Employment minister Nicolas Schmit speaks to Luxembourg's Ecological Movement demonstrators before the start of Thursday's TIR conference at the Grand Théâtre
Photo: Maison Moderne
Much was said, but little of it was new during the three-hour presentation of Luxembourg’s implementation of the Rifkin process on Thursday morning.
Five ministers, around 400 audience members and 12 students participated in the eagerly awaited transition talks hosted at the Grand Théâtre.
Between economy minister Etienne Schneider’s oft repeated spiel on Rifkin’s Third Industrial Revolution (TIR), aimed at slowing growth while increasing productivity and living more sustainably, it was the critics that stood out strongest.
The first voice of dissent was heard at the theatre entrance where Luxembourg’s ecological movement quietly picketed the event with banners and soap bubbles. “The Rifkin process is not a substitute for a real future and growth debate!” was the key message, but one could argue that the voices inside the main theatre were not wholly in consensus. Something resembling a real debate was underway even if, as one student speaker put it, there was a lack of diversity in the besuited audience members.
Among the speakers were a group of students from different colleges who were invited to pitch their own ideas for implementing the TIR and getting more people behind it.
Rifkin games in schools
Compulsory Rifkin games in school, applications which measure money and energy used and saved, by opting for different modes of transport, construction of syndicated housing, banning RGTR buses from the capital and introducing a universal basic income were among the suggestions. They were mostly received with the same answer by the five ministers that they were already doing these things or something similar on a smaller scale.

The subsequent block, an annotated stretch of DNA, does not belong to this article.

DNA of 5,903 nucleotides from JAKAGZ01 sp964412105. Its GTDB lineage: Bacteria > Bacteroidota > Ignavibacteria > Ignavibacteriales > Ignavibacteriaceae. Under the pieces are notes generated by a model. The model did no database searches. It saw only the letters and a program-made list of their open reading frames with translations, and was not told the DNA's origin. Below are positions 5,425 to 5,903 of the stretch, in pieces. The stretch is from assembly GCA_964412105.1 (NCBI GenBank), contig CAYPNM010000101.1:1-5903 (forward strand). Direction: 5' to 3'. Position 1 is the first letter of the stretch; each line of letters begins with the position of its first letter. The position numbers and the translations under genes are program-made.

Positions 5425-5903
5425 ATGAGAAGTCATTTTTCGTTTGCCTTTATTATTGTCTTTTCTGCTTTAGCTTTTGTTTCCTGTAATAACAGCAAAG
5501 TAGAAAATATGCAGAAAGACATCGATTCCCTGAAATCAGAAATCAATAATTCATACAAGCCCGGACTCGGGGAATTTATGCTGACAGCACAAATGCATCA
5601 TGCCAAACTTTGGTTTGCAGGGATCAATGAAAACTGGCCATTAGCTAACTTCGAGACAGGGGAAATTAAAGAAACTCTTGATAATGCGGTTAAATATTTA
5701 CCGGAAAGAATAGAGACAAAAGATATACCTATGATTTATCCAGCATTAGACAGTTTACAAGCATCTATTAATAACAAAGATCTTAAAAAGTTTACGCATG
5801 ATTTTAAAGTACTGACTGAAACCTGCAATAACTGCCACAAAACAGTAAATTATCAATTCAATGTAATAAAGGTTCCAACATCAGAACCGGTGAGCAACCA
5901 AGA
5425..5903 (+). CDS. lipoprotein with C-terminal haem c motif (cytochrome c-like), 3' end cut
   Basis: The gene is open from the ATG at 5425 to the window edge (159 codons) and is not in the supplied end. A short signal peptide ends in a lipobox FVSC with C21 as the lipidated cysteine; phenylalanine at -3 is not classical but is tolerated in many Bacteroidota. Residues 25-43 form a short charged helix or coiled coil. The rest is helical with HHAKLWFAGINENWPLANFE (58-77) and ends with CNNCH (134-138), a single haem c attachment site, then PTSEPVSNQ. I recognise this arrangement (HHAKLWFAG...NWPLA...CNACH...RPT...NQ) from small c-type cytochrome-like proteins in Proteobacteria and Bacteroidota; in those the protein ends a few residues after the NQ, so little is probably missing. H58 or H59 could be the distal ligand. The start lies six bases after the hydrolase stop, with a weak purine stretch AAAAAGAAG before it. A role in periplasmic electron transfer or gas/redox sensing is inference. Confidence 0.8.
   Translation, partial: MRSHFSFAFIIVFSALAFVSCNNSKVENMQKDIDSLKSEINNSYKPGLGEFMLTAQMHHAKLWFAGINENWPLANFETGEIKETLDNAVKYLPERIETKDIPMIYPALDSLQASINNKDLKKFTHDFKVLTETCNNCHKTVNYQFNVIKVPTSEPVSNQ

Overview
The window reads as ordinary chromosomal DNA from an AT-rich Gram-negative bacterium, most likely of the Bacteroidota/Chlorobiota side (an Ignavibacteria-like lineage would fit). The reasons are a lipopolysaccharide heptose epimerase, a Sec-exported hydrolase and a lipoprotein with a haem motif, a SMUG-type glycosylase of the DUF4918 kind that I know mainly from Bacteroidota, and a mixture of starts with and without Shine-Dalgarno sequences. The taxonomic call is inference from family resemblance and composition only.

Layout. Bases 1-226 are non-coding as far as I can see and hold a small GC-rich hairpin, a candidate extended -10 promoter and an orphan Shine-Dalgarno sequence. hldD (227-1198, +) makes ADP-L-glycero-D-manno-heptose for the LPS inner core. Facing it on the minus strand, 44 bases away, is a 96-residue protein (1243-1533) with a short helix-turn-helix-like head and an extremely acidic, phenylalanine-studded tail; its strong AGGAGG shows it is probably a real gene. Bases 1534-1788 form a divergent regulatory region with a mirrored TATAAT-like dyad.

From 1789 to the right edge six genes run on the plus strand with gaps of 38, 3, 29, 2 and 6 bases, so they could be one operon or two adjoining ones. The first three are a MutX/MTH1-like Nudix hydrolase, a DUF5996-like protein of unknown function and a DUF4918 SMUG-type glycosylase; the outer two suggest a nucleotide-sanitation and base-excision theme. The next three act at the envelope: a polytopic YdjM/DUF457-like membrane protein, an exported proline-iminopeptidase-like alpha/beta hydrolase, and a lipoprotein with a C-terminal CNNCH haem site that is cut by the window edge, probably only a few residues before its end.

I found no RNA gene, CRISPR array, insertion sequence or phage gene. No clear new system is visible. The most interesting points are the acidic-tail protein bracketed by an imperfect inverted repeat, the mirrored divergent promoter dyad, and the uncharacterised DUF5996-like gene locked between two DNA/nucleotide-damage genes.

Earlier in the morning, Schneider had referred several times to criticisms to the Rifkin process which began four years ago, mainly in relation to the consultancy fee of hiring the American economist. If he thought that was in the past, he was soon set straight, as during the last 45 minutes, a handful of business and industry representatives were invited onstage to raise their concerns.
Photo: Maison Moderne. Economy Minister Etienne Schneider speaks to two other people onstage before Thursday's discussion
“We have a lot of know-how but not a lot of know-why, I think that’s what’s lacking in this whole discussion,” Marco Thomé, president of Luxembourg’s chamber of civil servants said, adding: “Without a philosophical conversation we’re not going to solve this. How do we integrate people in this?”
Artisans' chamber president Tom Oberweis, meanwhile, raised concerns that smaller tradespeople, who will certainly be involved in implementing TIR changes, such as through circular economy construction, renovation and the internet of things, lack the skills. “Are they going to be left behind? We’ve got to work together to train our people in these skills,” he said.
Minister Schneider listed some of the concrete projects that emerged from the initial report published in 2016. Among them was the creation of a database of circular economy construction materials and energy efficient methods, which will entitle those who use them, to special construction certificates. Circular economy housing projects are underway in Wiltz.
A push to install larger numbers of photo voltaic panels and solar power plants by the economy ministry will soon be launched. Schneider explained that companies will be invited to tender for these plants if they can guarantee power generation for 15 years.
He talked about the creation of a national industry 4.0 platform to support companies through the transition to the TIR by, for example, installing two additional supercomputers in Luxembourg. The University of Luxembourg, meanwhile, has launched two studies to better plan mobility in Luxembourg. Schneider stressed that the process was ongoing.